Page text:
This episode has Wilson delivering memorable lines like these:
- “I’m the ‘counter cowboy’ who followed your girl from the Sunshine Diner…”
- “I’m going to talk that gun right out of your hand…”
- “We’re going to show Silky that the mind can be quicker than the trigger finger…”
- “It’s all a triumph of mind over murder-madness…”
While earlier stories sometimes spanned episodes, these later tales by writer-producer Jerry McGill fit into a single half-hour, sandwiched between Lifeboy and Rinso commercials.
Despite the predictable plot patterns, the show stayed high in the ratings, spawning a series of films, a comic book and even an early TV series. On radio, it ran from 1937 to 1952 with a brief break and change of networks when Robinson left.
Where’s the journalism?
Wilson finally gets in one positive statement for responsible journalism after he has rounded up Silky and Bubbles. He tells Harry the Hack that as soon as the police take charge of the prisoners, reporter Lorelei will be able to get the whole story into the next day’s early edition.
“Holy moly, boss! Ain’t you gettin’ out an extra?” — Harry the Hack.
“No, no, Harry. The capture of one vicious killer doesn’t roll the pressses any more than it stops crime. The real story here is Van’s resolve to get out of the rackets.” — Steve Wilson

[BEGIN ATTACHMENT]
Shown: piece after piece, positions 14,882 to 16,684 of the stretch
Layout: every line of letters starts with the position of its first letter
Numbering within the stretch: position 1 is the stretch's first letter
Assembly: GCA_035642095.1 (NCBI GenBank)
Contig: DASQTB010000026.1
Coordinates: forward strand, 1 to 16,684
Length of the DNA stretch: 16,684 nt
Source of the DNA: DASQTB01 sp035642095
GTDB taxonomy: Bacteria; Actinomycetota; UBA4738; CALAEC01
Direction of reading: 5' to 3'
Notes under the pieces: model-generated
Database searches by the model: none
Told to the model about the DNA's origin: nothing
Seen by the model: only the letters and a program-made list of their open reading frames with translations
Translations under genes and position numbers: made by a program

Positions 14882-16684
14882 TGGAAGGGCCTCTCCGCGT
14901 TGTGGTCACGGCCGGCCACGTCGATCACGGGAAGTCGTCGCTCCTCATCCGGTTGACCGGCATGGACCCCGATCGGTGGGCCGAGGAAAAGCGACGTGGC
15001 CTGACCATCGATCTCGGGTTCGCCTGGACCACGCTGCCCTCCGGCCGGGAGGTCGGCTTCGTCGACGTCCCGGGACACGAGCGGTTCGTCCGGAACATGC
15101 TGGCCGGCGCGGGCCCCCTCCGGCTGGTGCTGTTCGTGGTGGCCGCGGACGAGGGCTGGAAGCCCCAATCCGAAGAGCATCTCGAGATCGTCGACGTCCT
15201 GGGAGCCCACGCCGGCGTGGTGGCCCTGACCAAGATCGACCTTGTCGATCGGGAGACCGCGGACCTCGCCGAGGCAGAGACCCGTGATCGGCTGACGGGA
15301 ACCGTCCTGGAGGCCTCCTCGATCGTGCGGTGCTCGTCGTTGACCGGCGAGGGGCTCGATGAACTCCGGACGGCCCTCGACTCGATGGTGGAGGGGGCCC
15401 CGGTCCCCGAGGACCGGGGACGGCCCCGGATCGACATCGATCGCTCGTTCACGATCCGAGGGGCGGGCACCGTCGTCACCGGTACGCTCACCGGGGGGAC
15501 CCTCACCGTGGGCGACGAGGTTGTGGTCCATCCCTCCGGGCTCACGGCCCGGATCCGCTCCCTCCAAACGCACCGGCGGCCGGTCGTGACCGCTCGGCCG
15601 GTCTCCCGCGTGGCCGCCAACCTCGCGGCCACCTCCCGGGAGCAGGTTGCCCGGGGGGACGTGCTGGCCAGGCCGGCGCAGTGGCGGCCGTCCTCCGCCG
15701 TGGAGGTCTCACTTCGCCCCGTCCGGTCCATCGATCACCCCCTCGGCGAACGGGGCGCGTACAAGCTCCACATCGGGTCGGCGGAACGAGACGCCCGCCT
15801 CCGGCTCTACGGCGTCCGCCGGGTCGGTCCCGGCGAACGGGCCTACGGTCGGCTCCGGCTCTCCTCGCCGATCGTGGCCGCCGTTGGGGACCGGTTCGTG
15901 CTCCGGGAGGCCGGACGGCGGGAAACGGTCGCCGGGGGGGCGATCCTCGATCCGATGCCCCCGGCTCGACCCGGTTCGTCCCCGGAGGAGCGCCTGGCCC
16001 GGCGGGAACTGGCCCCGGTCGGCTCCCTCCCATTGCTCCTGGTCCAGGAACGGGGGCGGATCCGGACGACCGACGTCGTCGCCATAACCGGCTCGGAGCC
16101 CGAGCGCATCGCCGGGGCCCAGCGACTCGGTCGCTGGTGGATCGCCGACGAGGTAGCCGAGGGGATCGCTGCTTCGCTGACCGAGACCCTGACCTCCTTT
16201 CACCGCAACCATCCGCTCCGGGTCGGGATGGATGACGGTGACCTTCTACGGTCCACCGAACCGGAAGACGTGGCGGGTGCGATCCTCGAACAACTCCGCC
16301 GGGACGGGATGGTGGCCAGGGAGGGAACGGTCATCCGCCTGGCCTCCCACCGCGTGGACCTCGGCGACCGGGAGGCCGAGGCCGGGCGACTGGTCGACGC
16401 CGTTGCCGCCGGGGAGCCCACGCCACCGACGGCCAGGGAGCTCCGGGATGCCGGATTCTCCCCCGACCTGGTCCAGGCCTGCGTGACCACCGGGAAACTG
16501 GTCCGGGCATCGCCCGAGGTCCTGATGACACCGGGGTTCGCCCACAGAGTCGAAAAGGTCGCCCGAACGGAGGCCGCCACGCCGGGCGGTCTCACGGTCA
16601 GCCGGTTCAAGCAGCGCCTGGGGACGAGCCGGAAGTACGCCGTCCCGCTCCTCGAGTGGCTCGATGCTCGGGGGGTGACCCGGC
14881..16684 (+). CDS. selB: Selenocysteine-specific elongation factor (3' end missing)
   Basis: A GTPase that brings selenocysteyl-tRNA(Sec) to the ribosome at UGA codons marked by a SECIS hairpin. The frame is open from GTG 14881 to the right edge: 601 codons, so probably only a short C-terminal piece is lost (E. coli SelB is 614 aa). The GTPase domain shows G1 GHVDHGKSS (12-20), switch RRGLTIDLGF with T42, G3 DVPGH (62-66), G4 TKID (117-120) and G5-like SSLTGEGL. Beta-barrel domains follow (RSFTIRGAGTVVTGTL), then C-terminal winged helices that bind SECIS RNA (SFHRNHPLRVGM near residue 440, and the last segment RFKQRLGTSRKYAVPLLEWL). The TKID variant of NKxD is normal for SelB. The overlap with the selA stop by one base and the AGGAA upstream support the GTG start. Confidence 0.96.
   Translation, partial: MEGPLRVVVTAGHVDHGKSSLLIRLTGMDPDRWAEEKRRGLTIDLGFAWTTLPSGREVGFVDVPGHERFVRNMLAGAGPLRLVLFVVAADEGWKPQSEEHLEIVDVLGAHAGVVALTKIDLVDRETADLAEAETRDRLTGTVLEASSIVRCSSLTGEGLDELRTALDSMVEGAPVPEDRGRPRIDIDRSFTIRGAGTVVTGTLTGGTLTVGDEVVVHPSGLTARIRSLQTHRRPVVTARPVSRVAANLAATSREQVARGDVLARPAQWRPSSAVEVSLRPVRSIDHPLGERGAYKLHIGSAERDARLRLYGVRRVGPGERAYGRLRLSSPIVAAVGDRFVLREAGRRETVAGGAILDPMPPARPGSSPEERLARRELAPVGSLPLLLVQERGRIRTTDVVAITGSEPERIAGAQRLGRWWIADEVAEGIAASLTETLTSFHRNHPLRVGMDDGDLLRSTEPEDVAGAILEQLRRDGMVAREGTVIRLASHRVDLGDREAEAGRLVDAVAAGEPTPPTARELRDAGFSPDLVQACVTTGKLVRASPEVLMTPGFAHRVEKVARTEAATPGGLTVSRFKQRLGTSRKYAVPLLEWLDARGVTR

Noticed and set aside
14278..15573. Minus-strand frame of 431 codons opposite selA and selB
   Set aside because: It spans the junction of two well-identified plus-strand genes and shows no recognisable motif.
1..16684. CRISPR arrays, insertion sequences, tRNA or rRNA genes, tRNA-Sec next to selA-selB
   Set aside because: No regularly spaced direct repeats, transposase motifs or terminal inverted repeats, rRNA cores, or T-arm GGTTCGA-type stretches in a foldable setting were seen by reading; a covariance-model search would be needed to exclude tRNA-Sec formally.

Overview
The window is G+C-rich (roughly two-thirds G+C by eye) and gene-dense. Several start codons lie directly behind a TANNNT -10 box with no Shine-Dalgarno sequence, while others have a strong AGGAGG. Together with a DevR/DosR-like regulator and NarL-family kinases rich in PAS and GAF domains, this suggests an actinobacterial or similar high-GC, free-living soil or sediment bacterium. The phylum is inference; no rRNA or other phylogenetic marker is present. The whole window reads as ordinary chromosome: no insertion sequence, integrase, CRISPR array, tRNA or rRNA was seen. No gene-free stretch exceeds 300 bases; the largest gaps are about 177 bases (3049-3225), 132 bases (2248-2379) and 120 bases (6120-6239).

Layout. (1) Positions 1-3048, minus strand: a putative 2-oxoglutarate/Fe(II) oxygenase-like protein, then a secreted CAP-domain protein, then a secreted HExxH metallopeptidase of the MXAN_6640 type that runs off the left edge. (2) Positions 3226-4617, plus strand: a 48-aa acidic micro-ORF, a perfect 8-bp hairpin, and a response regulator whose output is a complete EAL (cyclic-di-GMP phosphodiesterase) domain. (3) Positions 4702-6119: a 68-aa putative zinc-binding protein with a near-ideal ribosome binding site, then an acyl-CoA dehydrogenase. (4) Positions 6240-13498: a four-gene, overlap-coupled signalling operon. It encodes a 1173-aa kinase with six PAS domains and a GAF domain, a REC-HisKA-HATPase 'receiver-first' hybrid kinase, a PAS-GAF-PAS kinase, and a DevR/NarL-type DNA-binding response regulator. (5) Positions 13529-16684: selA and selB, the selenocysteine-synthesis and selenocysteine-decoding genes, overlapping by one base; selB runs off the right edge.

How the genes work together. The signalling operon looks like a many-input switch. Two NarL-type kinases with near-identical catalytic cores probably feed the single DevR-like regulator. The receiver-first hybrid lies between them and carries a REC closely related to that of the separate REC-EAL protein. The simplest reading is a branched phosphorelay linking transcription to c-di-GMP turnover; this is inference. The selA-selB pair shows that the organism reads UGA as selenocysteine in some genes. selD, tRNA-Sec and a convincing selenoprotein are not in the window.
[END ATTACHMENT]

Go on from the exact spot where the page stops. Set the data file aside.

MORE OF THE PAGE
Well, the story also will have to include a hijacking, one murder and five more attempted murders. There could be another journalism drama here. I wish we got to hear how Lorelei would weave her report to make the truck driver the real hero — so that he can dodge a jail sentence, marry his girlfriend, and save his mother from a life of floor-scrubbing at the Illustrated Press.
For more about Big Town:
- JHeroes Big Town page, with numerous links and references.
- Big Town page at Jim Ramsburg’s GOldTime Radio, including details on ratings, sponsors, cast and networks. (Ramsburg is also the author of Network Radio Ratings, 1932-1953: A History of Prime Time Programs Through The Ratings of Hooper, Crossley and Nielsen.)
- IMDB on the Big Town TV Series
Updated June 14, 2014, removing a reference to Pawley as sounding like Robinson, which a reader convinced me was unfair and inaccurate.